In Septemeber 2008, I traveled 6000 miles to Haiti's Kenscoff mountains. My mission: to care for some of the orphaned and abandoned, the sick, malnourished and premature infants of this beautiful but beleagured Caribbean nation.

Sunday, 21 March 2010

A Fragile Confidence, Further Undermined

Lack of sleep has a way of getting to a person - many people in Haiti have been experiencing sleep disturbance since January the 12th. For those people, last night was particularly unsettled.

9:45 pm: I was sitting in my room, feeling sleepy, when the bed starts to rock with me on it. Aftershocks are few and far between at this point. My heart quickens, my stomach lurches, I look at the clock. One second, two seconds... There is dread in my heart. Will this one stop soon? Will it intensify.

It lasted 3 seconds, felt like a magnitude 3.5. There was silence, and then a wail from the ladies who sleep below ground level.

Up in the nurseries, the nannies were all awake in their beds. 'It wakened you?' I asked.
'Yes Susan, we were all asleep? You.'
'Not quite.'

I had been in the big nursery shortly after 9pm, and everyone had been sound asleep. It had been dark, and still. One or two people were disturbed enough by my coming in, to shift in their beds, but no-one woke.

Now, I looked from crib to crib. There was a light on and a radio was playing. The babies were sound asleep, completely unperturbed, little chests rising and falling. The woman, though, were visibly shaken.

They were on mattresses on the floor. They still will not sleep in their beds, but prefer to sleep close to a door that leads out onto a balcony. In the first days and weeks after the earthquake, the nannies slept on that balcony. I know that should we have another big earthquake, that balcony will probably be the least stable part of the house. I also know that with their mattresses blocking the closed door, the ladies will not be able to get outside quickly. I have told them these things, yet somehow, the thought of being 'close' to the outside, and a more open area gives them a feeling of security.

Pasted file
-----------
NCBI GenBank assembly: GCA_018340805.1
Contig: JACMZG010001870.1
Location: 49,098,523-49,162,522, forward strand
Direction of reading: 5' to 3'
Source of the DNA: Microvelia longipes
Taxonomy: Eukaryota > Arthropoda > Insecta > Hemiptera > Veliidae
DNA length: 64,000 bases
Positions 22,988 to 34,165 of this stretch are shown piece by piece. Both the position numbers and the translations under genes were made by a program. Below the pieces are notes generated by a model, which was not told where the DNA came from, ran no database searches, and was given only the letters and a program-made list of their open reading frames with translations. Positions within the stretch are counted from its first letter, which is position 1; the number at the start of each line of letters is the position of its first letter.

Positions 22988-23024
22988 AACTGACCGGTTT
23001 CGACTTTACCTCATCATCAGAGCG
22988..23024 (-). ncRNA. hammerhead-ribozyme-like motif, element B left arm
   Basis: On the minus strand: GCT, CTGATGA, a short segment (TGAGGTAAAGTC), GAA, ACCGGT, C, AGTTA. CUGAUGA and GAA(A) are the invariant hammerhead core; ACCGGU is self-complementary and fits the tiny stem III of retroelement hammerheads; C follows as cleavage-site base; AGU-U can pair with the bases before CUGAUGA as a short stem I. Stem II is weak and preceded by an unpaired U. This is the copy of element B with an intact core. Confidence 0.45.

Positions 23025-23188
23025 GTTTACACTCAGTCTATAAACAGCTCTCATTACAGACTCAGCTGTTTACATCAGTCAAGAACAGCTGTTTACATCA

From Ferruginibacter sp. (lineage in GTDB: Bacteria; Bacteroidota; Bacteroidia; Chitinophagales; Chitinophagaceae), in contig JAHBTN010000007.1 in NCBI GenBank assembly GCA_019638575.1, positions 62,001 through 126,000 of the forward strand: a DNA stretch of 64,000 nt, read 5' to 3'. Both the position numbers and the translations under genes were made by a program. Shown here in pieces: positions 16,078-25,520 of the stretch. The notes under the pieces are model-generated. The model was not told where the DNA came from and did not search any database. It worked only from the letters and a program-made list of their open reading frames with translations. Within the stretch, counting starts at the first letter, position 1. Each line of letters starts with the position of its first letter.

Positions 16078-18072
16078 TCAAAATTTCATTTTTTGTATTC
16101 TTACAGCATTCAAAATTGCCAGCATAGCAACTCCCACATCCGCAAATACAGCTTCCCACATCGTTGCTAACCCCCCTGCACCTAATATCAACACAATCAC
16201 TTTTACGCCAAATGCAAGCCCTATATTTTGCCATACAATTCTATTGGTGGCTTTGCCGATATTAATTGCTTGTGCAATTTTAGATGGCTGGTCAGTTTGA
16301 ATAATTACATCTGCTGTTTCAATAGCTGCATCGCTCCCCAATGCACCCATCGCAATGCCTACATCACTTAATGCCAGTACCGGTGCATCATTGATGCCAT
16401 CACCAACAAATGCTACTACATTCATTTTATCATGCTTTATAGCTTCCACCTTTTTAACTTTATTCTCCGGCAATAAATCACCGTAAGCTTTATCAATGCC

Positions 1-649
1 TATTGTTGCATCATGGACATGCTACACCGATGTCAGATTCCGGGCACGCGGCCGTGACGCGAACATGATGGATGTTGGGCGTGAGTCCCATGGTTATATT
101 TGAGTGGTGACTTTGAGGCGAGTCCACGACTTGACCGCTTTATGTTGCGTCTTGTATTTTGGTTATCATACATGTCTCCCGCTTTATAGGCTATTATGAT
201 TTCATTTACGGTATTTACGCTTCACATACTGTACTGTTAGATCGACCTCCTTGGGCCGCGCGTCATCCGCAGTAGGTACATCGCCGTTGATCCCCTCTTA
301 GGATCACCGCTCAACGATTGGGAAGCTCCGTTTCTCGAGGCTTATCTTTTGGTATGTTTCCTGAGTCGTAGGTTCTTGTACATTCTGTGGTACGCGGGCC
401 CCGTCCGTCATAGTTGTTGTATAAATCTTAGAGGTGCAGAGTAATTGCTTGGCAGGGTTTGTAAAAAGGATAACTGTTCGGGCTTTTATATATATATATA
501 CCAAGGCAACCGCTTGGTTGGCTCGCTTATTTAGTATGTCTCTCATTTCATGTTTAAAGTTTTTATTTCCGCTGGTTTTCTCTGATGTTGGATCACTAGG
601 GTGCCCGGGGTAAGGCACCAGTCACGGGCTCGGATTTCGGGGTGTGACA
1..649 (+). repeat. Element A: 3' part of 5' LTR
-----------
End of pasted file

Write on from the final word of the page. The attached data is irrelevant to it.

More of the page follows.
'Miss Susan, wont you sit with us?'

Downstairs, there were a few tears. I gave hugs, and the best re-assurance I could offer. They told me they understood that engineers had deemed our house structurally sound, but they felt no assurance that it could withstand another earthquake, 'and this isn't over,' they said, shaking their heads. There is despair in some of their eyes.

Their hearts and minds had just began to settle, and now their fragile confidence is further undermined. I can't promise them that another big quake wont come - actually, seismologists consider it a given that at some point, maybe fifty years from now, or maybe within the year, there will be another.

The ladies spoke about their feelings of anxiety. I validated those feelings, and talked about the importance of taking care of themselves, for the sake of their physical and emotional health. I also told them they were in my prayers.

It was twenty minutes past mid-night before we left the living room of the main house to head to 'bed.' I slept failrly well after that, but I am very tired this morning. I know I will not be the only one.


Cathy said...

It warms my heart to see the two children gaining weight. I will pray for the nurses/nannies and yourself with these aftershocks/quakes. I think of your mission so often. Bless you!

GlowinGirl said...

You are doing a beautiful thing, which is one of the reasons I want to give you an award. The other reason is so that others will know about the beautiful thing you are doing and lift you up in prayer.

Here's the award:

Catherine said...

Beeing with you.... in those moments also of fears that I completly understand....